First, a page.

This data is then pulled in by a “Pre-request Script” for the second request which uses the generate_archive method of the upload API to create a zip archive of all the images that were identified using the search. In the example, we’re also adding a transformation that applies an old-fashioned-looking filter.

const publicIds = pm.collectionVariables.get("public_ids");
publicIds.forEach(pids => {
   key: 'public_ids[]',
   value: pids
Code language: JavaScript (javascript)

As this request is a signed request using the upload API, the code to generate the signature is also included in the pre-request script. This is the same script that is set for all the example requests provided in the Upload API collection.

Now that we have a collection that can be run using the runner, this can be configured to run on a schedule. The Postman feature for this is called Monitors

You might want to tweak the above example to instead delete the large assets that were uploaded over two years ago. The “Search and delete” folder of the Cloudinary Examples collection demonstrates this. Using the requests in this folder, you could create a new Monitor and set the frequency to run once a week. Now, each week you’ll receive an email notification with a summary of the requests that were run and you’ll be able to keep a track of the media assets that were cleaned up.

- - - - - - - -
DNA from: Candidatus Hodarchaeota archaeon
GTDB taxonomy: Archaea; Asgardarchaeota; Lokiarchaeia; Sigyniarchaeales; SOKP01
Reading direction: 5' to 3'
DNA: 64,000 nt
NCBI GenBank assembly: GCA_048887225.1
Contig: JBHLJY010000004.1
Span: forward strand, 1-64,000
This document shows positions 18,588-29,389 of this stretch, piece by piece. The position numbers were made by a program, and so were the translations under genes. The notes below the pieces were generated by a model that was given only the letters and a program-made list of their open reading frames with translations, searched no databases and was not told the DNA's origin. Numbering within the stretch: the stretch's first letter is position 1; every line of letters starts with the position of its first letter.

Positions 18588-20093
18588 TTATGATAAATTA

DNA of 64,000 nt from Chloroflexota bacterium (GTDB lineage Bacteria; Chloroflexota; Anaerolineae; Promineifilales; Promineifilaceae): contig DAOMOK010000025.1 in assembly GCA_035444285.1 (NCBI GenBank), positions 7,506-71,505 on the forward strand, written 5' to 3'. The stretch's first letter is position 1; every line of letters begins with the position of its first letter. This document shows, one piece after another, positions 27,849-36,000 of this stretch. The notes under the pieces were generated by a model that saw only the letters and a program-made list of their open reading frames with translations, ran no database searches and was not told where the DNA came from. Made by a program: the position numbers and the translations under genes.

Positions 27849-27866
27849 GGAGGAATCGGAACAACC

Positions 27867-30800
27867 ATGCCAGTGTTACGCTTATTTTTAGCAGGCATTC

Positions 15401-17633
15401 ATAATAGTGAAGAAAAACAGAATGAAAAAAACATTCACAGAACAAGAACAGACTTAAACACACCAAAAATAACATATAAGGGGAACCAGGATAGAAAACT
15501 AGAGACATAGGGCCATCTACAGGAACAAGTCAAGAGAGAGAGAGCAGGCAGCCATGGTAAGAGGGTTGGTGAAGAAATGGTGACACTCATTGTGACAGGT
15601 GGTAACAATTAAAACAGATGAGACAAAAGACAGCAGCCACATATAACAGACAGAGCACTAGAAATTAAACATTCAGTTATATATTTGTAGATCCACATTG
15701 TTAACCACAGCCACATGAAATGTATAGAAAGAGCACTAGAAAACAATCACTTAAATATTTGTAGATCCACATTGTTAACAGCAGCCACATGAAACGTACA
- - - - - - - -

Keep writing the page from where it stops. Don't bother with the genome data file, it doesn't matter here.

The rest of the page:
• Currently, Monitors can only be configured to run on a whole collection, rather than just a single folder. When setting up a monitor, ensure that you have a dedicated collection containing only requests you want to include in the scheduled job.
  • Be careful when running any of the requests that delete assets to ensure you’re not deleting anything important.

Visualizations provide a neat way to see the results of your requests, and given media is very visual, they work nicely with the Cloudinary Postman collections. Once you’ve run a request, you can open the “Visualize” tab from the results pane. By default, nothing will be displayed but with a few lines of code, you can transform the response into a visual representation, be that a chart, a graph, or even a basic HTML page.

To see an example of this, open the “visualizations” folder in the Cloudinary Examples collection. This demonstrates two visualizations, one plots the size in bytes of a set of files with a given tag and the other takes those images and renders them as HTML. A nice visual way to see your assets directly through Postman.

Postman is a powerful tool to have in your toolkit when testing out the Cloudinary APIs. With our pre-configured collections, you can easily try out the various requests and get an understanding of how the APIs work before integrating them into your ecosystem. Not only that, you can take Postman’s various features and functionality to run media workflows or to easily visualize the state of your Cloudinary account. Why not go ahead and fork the collections now to start taking advantage.